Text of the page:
Arras is the capital of the Pas-De-Calais department (located 180 km north of Paris), and is well known for its beautiful belfry or bell tower, which has been listed as a UNESCO World Heritage Site since July 2005.
This great historical honor was celebrated by staging a huge firework show that surrounded the bell tower and bathed its buildings in colored lights. Designed by David Proteau from Lacroix Ruggieri, the display proved to be hugely popular with everyone, so popular, in fact, that now each year during the first week in September, “Arras’ bell tower fireworks” entertains roughly 100,000 spectators.
The belfry is located at approximately the center of Arras, just off a large cobblestone square ripe with small shop and restaurants. French architecture is at its best in this quaint little town of 43,000 people. Spectators stand on the cobblestones and quickly fill up every inch of available space (so it is not easy to setup a tripod to take pictures!), and the huge crowd also makes it difficult to relocate yourself to get the best perspective for your pictures. I was lucky enough to be offered access to several balconies located on surrounding houses (bless these kind people) to take my photographs, or I never would have gotten some of these shots.
Most amazing to me, however, was when I managed to get up on the church roof facing the belfry. It was an amazing point of view, but difficult because it wasn’t flat and it wasn’t easy to reach. Any of you that have tried to climb on a roof with a tripod and camera bag will know what I mean.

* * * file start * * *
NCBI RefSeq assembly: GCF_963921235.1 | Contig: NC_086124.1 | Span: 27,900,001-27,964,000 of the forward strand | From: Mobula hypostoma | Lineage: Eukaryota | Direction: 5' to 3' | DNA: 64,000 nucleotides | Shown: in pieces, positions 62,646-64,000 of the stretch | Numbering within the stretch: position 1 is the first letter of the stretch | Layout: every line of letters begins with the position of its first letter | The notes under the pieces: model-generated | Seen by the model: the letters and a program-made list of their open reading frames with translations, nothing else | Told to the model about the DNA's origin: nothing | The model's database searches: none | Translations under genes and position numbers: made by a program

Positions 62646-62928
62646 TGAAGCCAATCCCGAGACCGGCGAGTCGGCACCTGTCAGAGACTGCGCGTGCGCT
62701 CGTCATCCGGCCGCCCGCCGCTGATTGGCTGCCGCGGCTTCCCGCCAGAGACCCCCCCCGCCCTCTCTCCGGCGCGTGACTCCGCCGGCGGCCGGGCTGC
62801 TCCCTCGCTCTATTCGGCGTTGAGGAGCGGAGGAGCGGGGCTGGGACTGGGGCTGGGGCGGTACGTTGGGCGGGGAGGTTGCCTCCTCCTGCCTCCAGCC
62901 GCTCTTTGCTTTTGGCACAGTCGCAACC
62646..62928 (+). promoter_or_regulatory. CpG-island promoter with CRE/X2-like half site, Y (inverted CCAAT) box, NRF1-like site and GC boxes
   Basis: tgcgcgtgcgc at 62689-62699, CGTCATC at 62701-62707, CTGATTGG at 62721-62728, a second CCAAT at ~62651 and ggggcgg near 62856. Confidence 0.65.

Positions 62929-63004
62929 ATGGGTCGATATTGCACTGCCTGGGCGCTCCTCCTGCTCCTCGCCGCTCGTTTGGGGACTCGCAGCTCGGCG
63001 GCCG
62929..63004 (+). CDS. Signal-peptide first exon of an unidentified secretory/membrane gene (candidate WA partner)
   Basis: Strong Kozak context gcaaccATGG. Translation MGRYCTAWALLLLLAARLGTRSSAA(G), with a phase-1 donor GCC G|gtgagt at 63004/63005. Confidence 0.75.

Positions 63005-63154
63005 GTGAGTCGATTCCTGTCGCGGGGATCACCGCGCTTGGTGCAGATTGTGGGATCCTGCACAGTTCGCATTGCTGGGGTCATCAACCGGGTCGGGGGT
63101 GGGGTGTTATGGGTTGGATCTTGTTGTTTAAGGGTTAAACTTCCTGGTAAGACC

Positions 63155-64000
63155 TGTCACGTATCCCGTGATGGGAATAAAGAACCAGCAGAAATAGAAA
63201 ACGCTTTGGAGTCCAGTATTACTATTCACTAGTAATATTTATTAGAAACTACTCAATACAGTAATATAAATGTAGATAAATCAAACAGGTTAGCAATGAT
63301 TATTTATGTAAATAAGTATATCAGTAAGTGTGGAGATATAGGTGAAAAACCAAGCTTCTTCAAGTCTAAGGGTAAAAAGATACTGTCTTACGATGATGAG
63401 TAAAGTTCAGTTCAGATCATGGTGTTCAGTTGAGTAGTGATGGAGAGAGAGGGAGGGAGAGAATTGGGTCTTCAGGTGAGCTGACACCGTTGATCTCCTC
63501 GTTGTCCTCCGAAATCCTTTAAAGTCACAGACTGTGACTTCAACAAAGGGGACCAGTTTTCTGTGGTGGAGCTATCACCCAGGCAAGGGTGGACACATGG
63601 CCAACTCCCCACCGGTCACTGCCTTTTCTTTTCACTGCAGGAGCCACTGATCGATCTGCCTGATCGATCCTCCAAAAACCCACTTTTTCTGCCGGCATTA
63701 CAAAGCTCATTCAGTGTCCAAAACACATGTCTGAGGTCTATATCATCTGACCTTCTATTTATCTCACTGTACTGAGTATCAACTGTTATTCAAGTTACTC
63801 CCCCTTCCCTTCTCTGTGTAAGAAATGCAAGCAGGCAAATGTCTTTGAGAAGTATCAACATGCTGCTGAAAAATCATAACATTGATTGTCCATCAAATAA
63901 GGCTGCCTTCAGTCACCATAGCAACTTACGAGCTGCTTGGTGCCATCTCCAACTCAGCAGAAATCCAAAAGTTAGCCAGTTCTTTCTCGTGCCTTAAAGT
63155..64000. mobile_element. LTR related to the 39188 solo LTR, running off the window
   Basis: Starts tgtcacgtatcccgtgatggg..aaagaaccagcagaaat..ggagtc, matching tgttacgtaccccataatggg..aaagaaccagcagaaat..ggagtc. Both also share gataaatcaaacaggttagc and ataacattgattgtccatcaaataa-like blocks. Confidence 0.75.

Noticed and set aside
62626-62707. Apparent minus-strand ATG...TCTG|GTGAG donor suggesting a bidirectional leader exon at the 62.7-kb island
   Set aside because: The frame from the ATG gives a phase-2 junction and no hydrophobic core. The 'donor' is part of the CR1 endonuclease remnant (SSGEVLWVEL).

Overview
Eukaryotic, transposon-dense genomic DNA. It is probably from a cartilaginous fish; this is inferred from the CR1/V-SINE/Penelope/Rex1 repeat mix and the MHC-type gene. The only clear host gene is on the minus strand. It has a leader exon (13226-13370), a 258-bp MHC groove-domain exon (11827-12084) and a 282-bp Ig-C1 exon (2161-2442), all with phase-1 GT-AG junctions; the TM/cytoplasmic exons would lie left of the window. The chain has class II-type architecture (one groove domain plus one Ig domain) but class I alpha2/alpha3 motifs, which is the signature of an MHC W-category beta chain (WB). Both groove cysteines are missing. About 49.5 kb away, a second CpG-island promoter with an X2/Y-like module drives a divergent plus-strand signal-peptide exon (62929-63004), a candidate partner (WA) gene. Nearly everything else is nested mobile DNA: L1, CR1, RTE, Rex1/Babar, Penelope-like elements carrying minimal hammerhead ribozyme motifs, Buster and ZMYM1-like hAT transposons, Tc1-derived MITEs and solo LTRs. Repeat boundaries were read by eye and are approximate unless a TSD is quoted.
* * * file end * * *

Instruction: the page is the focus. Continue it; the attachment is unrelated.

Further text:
After taking time to explore several different possible angles for my shots, I settled for a perspective very near to where the fireworks were being setup at the foot of the belfry itself. I think photographing from several different locations always make photographs more interesting. You can tell that from my shots of this show—especially the pictures taken up high on the church roof. Can you tell which one? Here is a clue: it is the photo with the highest point of view.
Until 2009, I was using negative film (a Nikon F100 and Mamiya 7 II), but since 2011, like so many of you, I have switched entirely to digital cameras. My current favorite: my Nikon D800.
Arras is the kind of firework event I truly love the most: a combination of a beautiful location, a monument in the background and a professional pyrotechnic display that thoroughly lights up the buildings and sky.
Unfortunately, since I photographed the show you see here, French regulations have tightened up a great deal, so fewer fireworks sequences are allowed. Now it is more of a multimedia show than purely pyrotechnic. That’s a real shame. The event was perfect as it was. Regardless, I can’t wait for September 2015! Look for me on a rooftop somewhere.